“They kept on shifting the surgery date and the old woman was dying. After the fourth postponement, the family just decided to take her to UK for the surgery. Only God knows how many patients have died while waiting for their turn.  Government at all levels should enhance welfare of medical personnel and invest heavily in medical equipment and training to eliminate brain drain in the health sector,” he said.

Another patient, who simply gave her name as Seun, also narrated her story to our correspondent at the Ear, Nose and Throat clinic of LASUTH. She said she had yet to get a conclusive treatment since she came to the hospital two years ago.

According to her, she is diagnosed with a swollen thyroid gland which has to be surgically removed.

Seun said, “I was told that I would have a goitre operation on January 2011. The date was later postponed to December because surgeons have not completed surgeries for those on queue since 2010.

“When I came back in December, there was a queue at the theatre, the doctors were working round the clock but we were too many. I was not surprised when it did not get to my turn. I was given another date for March this year, when I came, the doctors at the hospital were on strike. The surgery has been slated for another day this month, my hope is that it will be my turn or they won’t be on strike again.”

She called on the management of the hospital and the state government to quickly address this perennial accumulation of patients in need of surgeries.

Medical doctors in the hospital, who spoke to our correspondent on the trend, said they too were being overworked.

They complained that the hospital was facing an acute shortage of specialists, experts and resident doctors.

One of the doctors, who spoke on condition of anonymity because  he was not authorised to speak for the hospital, blamed the prolonged labour crises which led to the sack of over 788 senior and junior doctors by the state government in May for the mass exodus of doctors from the hospital.

He also stated that the prolonged strike this year had increased the backlog of patients from previous years.

The source said, “Many of the specialists and doctors have left the employ of the Lagos State because they do not want a repeat of what happened in May. They have gone to take up better offers in hospitals abroad but those of us that are left in the system are suffering because their patients have been transferred to us, thus adding to the burden on ground before they left.”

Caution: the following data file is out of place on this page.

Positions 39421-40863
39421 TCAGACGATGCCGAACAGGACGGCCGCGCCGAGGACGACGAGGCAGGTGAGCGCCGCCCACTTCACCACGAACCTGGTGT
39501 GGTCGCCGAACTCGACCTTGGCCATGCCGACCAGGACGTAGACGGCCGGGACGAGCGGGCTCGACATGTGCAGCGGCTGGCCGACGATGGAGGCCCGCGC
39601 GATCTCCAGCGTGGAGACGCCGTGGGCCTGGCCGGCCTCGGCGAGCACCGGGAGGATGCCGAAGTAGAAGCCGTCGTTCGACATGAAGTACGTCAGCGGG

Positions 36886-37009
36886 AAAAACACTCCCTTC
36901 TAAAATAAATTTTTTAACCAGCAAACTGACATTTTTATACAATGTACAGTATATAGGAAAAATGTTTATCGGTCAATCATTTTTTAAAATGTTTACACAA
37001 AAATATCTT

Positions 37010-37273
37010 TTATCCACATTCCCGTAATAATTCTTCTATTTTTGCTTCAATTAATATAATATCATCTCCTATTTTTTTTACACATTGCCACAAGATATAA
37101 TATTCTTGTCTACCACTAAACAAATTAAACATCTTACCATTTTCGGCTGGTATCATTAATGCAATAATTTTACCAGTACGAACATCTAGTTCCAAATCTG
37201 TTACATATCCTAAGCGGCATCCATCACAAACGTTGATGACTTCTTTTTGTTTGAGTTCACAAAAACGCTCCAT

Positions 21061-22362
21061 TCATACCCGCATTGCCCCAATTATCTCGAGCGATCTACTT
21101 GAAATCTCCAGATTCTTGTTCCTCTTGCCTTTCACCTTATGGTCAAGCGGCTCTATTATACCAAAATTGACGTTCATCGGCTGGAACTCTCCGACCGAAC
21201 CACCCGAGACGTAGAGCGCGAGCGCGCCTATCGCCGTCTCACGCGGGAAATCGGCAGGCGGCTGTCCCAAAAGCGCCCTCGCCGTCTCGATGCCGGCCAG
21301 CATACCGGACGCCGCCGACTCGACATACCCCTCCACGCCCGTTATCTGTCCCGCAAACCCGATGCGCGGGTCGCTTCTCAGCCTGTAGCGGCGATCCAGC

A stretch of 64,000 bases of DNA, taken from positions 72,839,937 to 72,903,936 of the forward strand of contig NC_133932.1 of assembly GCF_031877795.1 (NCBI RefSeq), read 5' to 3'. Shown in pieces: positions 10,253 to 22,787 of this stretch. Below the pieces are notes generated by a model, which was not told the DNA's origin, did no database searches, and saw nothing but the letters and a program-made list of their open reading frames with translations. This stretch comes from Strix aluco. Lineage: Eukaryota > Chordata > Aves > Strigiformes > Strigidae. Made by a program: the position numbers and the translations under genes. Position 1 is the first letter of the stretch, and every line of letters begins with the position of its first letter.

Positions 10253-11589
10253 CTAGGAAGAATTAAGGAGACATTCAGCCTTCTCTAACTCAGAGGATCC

According to him, although the hospital has facilities and personnel, they are grossly inadequate compared to the population of patients.

He said, “LASUTH has just one urologist. We have just four operating theatres to cope with both emergencies and non-emergencies in the whole of Lagos. All the consultants have to use the same theatre. That should not be so.

“If there are more operating theatres, at least a surgeon can operate two or three times daily, but when operating suites are not enough, there will be accumulation of surgeries and disease burden will also increase.”

Another specialist who also spoke with our correspondent on condition of anonymity said this backlog of patients had informed many patients’ decision to travel out of the country for surgeries that could be done in the hospital or to seek the help of quacks.

The source said, “We are all lamenting that Nigerians are travelling out of the country for surgeries. They will have to, why should they wait for two years for a surgery that will be done within two days in India? For my patients who can afford it, I recommend that they should travel out so we can attend to those who cannot.

“Even the less-privileged patients have to wait for months, when they can no longer bear it they go back to quacks that are ever ready. Government must quickly address this issue by providing more hospitals. LASUTH alone cannot do it; we should have at least two more tertiary hospitals in Lagos.”

Asked to comment on the issue, the hospital’s Chief Medical Director, Prof. David Oke, admitted to the long wait for surgeries at the hospital.

This, he said, was because of huge population of patients, inadequate personnel and limited bed spaces to accommodate the sick.

He added that LASUTH as a tertiary hospital was also performing surgeries that should be done in general hospitals and primary health care centres.

Oke said, “We can only accommodate what we can. When our beds are full, they are full. The work before LASUTH is enormous, we have patients on referrals not just from hospitals within Lagos, patients also come from Osun, Oyo, Kaduna states, Abuja and as far as Benin Republic.

“LASUTH is a tertiary hospital, we should only be seeing complex cases but we perform most of the surgeries in the state here.”

Oke, however, stated that the state government was aware of the hospital’s predicament adding that was why more health workers and medical personnel were being recruited into its primary and secondary health facilities.

The CMD also disclosed that plans were underway to provide two extra operating theatres at the hospital to ease the backlog of patients waiting for surgeries at the hospital.

He stated, “We are going to have two or three additional operating suites so that our surgeons can have more facilities to work in the New Year. We are also looking at expanding our bed spaces.”